Fabric weight depends mostly on the SWL and SF of the big bag.
Usually the customer does not have to decide which fabric strength the FIBC must have as this is decided by ATEA sales agents according to the SWL and SF and the respective certificates.
However, a customer can always order an upgrade on fabric weight to get a stronger big bag.
Higher fabric weight (gsm) will lead to less bulging of the full big bag and make it more resistant against physical damages. Standard cloth weights are 165, 180 and 200g/m2.
There are four approved options in the measurement of fabric mass per unit area:
Option A, Option B, Option C, and Option D. Option A may be used for acceptance testing of commercial shipments since it has been used extensively in the trade. The second option is Option B which is applicable to a full-width sample cut from a full piece, roll, bolt, or cut. Unless otherwise specified, these results will include selvages and will be on the basis of conditioned fabric. Option C on the other hand is applicable when a small swatch of fabric is sent to the laboratory to be used as the test specimen. The results are considered to be applicable to the sample only and not necessarily to the lot from which the sample was taken.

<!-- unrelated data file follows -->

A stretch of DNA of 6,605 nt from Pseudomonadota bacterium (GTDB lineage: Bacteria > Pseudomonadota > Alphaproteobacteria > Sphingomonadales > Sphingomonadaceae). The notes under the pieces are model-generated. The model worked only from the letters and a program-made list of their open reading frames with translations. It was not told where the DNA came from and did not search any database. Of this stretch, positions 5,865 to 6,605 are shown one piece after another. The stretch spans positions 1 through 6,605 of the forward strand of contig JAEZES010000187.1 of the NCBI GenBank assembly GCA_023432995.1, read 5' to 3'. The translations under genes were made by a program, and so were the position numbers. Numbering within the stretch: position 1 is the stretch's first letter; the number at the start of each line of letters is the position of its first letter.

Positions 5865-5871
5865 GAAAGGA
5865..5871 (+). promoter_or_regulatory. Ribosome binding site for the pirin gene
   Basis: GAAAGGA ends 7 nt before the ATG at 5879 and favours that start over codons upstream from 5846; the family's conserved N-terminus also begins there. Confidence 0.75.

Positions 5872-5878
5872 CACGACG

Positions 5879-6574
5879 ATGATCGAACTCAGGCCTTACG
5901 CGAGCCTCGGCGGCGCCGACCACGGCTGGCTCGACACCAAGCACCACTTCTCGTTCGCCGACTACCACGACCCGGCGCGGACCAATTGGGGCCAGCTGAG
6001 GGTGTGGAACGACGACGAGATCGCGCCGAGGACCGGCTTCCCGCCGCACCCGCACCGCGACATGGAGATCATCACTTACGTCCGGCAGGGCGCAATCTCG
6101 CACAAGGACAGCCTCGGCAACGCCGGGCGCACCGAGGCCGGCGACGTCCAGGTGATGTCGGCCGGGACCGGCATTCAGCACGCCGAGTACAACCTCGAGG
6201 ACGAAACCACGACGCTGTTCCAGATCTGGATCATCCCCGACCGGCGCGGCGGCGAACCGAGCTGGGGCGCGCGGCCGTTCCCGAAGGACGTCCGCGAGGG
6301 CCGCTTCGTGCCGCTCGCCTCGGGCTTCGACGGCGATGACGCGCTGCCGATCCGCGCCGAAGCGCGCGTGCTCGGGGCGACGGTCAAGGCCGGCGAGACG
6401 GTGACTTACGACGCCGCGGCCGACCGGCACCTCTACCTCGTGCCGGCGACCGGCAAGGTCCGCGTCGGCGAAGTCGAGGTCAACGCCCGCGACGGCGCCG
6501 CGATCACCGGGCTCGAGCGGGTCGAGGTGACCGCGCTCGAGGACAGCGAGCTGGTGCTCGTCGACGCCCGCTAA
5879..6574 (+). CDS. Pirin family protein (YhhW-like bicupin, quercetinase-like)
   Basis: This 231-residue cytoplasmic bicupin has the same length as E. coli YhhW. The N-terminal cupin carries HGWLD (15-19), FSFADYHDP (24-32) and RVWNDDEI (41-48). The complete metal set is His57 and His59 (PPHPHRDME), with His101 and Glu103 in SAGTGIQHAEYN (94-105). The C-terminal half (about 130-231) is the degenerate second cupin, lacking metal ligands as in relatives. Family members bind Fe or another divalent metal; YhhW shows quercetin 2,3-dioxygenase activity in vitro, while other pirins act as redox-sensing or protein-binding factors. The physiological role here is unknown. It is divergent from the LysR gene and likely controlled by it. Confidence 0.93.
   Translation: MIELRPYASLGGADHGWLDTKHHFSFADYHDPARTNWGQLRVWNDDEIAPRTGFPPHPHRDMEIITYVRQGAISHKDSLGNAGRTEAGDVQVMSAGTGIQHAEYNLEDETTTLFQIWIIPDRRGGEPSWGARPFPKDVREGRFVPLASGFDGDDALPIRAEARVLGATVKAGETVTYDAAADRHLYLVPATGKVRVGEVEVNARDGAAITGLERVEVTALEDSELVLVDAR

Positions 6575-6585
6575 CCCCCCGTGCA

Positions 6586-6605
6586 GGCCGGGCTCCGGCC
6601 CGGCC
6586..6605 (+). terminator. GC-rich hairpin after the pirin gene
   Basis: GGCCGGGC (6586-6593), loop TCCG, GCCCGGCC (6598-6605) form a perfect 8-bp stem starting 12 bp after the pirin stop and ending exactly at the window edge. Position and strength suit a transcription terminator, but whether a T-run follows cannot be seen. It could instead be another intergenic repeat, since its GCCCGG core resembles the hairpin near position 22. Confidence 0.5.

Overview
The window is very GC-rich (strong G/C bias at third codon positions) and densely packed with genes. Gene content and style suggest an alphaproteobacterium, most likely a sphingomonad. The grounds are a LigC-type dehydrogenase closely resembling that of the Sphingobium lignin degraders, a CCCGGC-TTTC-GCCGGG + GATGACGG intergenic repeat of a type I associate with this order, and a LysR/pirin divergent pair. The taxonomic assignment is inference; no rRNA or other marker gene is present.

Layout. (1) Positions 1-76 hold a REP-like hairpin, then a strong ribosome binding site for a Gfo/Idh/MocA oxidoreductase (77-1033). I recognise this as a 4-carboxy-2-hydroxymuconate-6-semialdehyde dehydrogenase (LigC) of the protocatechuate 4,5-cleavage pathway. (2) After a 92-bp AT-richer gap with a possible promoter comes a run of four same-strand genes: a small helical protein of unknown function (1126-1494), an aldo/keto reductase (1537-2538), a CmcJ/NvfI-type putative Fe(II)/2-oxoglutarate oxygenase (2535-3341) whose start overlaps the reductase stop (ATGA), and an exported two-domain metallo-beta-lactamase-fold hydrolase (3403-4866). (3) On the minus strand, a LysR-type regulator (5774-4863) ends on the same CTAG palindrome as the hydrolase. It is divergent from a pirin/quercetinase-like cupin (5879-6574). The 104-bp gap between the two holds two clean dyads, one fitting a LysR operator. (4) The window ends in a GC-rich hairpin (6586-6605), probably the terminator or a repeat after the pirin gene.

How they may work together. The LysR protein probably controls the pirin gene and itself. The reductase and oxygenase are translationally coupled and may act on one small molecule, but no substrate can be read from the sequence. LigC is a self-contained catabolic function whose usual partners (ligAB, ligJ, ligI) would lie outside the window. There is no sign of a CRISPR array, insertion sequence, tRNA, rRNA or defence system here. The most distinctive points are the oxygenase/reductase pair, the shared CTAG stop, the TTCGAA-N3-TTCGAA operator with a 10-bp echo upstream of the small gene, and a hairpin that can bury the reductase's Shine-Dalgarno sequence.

Measurements by this method do not include selvages and should be reported as such, unless a selvage allowance is specified. The last option is Option D which is intended for use with narrow fabrics as so designated by the trade. This abstract is a brief summary of the referenced ASTM standard. It is informational only and not an official part of the standard.
These test methods cover the measurement of fabric mass per unit area (weight) and is applicable to most fabrics.
There are four approved options:
1.Option A—Full Piece, Roll, Bolt or Cut
2. Option B—Full Width Sample
3. Option C—Small Swatch of Fabric
4. Option D—Narrow Fabrics